Today, many baolis have fallen prey to rapid urbanisation and neglect. In Delhi only around 15 survive but local groups are fighting to protect and preserve them. While 700mm of rain falls on Delhi every year, half of the city has been declared a dark zone – where the groundwater level has depleted so much that the rate of recharge is less than the rate of withdrawal – by the groundwater authority. Rainwater harvesting, therefore, is key to a secure water supply for India’s second-biggest city.
One such baoli restored by the Aga Khan Trust for Culture (AKTC) was built in the 14th century in Hazrat Nizamuddin Basti, a medieval village in Delhi named after Sufi saint, Hazrat Nizamuddin Auliya. In 2008, parts of the baoli walls collapsed due to sewage water seeping into the structure and the local residents using it as a rubbish dump. The pool was drained and the rubbish, garbage and sludge that had accumulated over the past 700 years was removed to reach the foundation of the baoli some 80 feet below ground level. While the water in the baoli is still not potable, it can be used for cleaning and agriculture.
Experts say the baoli model can be replicated anywhere in the world with similar climatic conditions and physiological features. Contractor has been invited to Morocco where he is working on a project to build baolis and smaller wells, known as beris in Hindi.
But large baolis need large catchment areas, and in Delhi space is an issue. While the majority of the physical structures of baolis are protected – some by being sited inside historic monuments – urban development in Delhi has had a greater impact on their water levels; storm drains divert rain away from baoli catchment areas.
Diwan Singh, an activist with non-profit Natural Heritage First, says that even though many baolis in Delhi are surrounded by buildings, the wells can still be recharged. “Catchment area management is the key. In the small areas of land between the baolis and buildings, rainwater harvesting pits could be built to divert rainwater away from the storm drains,” he says. “Once in the pit, water will percolate through the soil and recharge the nearby baoli, allowing modern development and ancient structures to co-exist side by side.”
(This was one of the three parts of the original longer story published by The Guardian, which can be read here)
An incomplete and non-updated resources inventory from almost 25 states on IDRN can undo the meagre preparedness and prove hindrance in the daunting relief and rehabilitation work in case of natural disaster in India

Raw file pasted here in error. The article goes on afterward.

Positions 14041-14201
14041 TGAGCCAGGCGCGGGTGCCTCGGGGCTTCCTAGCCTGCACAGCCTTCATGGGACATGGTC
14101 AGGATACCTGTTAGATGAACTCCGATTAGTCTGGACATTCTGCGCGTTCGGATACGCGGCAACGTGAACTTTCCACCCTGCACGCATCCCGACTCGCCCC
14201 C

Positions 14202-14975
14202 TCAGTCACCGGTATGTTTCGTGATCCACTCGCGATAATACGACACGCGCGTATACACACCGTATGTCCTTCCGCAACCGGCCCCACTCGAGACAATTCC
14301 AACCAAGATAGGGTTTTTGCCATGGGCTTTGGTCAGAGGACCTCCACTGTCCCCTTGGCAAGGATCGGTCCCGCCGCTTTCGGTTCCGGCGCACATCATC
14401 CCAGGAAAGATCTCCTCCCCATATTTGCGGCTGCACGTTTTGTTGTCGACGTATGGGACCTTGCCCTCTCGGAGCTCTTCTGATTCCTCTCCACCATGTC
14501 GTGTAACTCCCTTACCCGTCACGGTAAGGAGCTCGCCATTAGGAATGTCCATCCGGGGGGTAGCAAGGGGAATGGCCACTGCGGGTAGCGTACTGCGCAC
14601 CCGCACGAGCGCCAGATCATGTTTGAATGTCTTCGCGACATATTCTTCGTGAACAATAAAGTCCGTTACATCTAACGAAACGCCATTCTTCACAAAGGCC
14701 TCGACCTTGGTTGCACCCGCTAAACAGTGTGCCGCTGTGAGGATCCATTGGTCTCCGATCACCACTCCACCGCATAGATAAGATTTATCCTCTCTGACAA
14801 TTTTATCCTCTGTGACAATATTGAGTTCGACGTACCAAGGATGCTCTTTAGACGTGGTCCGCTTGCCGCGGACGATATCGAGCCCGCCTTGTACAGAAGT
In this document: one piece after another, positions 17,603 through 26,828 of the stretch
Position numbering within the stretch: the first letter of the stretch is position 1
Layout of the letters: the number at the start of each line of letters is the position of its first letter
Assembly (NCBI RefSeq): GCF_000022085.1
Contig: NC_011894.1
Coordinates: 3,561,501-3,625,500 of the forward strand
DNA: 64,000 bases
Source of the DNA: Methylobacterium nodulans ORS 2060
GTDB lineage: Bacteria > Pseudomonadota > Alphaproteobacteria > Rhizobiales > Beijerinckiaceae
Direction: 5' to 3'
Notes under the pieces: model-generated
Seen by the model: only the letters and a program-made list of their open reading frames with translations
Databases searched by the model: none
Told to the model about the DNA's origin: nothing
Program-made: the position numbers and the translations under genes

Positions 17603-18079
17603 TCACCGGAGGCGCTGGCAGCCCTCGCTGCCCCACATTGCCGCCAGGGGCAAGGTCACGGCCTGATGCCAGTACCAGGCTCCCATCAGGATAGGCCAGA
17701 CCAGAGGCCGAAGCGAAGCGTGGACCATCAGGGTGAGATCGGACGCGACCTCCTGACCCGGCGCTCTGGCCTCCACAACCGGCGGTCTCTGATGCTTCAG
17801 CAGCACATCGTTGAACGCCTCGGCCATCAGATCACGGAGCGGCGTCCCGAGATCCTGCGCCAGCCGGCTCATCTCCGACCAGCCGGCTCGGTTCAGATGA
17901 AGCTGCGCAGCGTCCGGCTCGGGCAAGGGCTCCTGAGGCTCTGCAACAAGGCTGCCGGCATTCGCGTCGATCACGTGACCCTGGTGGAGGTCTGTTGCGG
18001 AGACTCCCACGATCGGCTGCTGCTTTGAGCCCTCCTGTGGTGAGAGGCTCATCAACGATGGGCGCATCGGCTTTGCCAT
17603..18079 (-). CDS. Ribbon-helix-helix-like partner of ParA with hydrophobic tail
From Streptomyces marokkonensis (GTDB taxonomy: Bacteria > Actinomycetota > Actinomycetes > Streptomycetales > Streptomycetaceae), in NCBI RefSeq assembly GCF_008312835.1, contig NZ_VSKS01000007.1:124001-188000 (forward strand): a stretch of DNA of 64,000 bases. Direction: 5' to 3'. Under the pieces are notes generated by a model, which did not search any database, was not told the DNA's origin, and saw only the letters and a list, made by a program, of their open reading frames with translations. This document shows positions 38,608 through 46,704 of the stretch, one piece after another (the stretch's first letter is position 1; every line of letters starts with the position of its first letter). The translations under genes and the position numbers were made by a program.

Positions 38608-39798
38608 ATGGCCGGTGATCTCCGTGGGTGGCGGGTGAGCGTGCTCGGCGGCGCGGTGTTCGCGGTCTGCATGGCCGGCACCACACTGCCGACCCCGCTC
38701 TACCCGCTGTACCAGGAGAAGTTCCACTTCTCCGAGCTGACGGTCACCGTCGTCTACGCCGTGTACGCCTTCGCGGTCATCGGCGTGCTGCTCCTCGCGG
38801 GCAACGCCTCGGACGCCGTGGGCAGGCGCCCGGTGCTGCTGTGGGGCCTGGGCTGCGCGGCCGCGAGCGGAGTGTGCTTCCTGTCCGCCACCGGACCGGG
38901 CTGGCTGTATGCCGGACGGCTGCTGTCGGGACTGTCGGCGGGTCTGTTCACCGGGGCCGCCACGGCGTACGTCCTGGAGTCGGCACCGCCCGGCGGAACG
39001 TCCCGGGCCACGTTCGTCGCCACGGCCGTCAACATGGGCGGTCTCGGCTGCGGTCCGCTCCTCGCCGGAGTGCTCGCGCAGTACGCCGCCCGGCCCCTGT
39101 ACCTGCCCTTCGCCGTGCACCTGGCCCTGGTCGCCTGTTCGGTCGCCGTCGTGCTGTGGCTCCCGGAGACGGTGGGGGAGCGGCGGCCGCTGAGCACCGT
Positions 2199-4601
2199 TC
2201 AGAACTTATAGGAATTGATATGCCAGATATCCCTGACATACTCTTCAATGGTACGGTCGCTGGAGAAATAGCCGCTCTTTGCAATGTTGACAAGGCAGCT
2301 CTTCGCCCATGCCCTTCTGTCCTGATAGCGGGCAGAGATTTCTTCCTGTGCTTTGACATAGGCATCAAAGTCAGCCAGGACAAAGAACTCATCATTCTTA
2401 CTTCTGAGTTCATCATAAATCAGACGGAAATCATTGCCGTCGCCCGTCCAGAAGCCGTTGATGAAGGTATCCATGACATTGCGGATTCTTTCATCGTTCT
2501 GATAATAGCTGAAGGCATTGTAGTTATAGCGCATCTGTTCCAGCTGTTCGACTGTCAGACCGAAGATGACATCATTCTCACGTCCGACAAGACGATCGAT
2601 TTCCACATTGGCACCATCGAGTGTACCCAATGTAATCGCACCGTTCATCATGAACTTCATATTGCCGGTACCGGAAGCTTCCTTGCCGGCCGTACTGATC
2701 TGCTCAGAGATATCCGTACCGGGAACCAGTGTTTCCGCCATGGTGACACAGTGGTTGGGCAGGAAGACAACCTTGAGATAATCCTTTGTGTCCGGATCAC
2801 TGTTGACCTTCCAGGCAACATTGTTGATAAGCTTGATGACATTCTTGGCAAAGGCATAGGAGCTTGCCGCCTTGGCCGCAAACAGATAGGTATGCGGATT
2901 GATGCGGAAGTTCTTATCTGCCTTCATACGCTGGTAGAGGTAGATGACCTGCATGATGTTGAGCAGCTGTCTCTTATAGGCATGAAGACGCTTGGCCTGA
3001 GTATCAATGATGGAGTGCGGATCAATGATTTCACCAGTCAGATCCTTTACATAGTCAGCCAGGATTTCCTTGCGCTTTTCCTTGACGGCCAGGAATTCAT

“All they needed was a long enough rope to divert the falling tree to the desired spot. But no one knew where they could find a rope or a strong wire,” Dr G M Dar from the Disaster Management Centre at Srinagar, recently narrated a telling incident from the devastating Kashmir floods of 2014.
A weakened embankment of a spring on Srinagar outskirts would have breached if the water flew over it. The local administration wanted a nearby tree to be felled to divert the strong current of water so that sandbags could be piled on to strengthen the embankment to save the area from flooding. A rope holding that tree to nearby trees would have meant a directed fall at the desired spot. That was not to be.
That’s why resource inventory is a must at all levels right up to districts and even block level, Dar, a faculty at the Disaster Management Centre of the J&K Institute of Management, Public Administration and Rural Development, said. The inventory has a range of equipment and availability of trained manpower.
Apart from the loss of lives (150 plus), there was an estimated loss of over Rs 5,000 crore due to J&K floods, a PTI report had quoted ASSOCHAM. (http://www.thehindu.com/news/national/over-rs-5000-crore-loss-to-jk-economy-due-to-floods-assocham/article6409726.ece). Uttarakhand in 2013 had similarly witnessed huge loss of life and damage to property arising out of a natural disaster and still paying the price with severely decreased tourism/pilgrimage.
The Nepal earthquake last month should come as a rude reminder for India. Rampant unauthorized construction across cities has made Indian urban centres such as Delhi and Mumbai most vulnerable to natural disasters such as quake or floods. Much has been written about what would have happened if a 7.9 magnitude on Richter scale quake hit Delhi and how the national capital will be flattened in absence of any structural stability measures etc. But it is not just the immediate natural disaster that kills or injures people. Much also depends on how fast or slow is the response of the authorities. The reason: Mismanagement of resources and manpower that further leads to huge loss of life and property.
When will India learn lesson?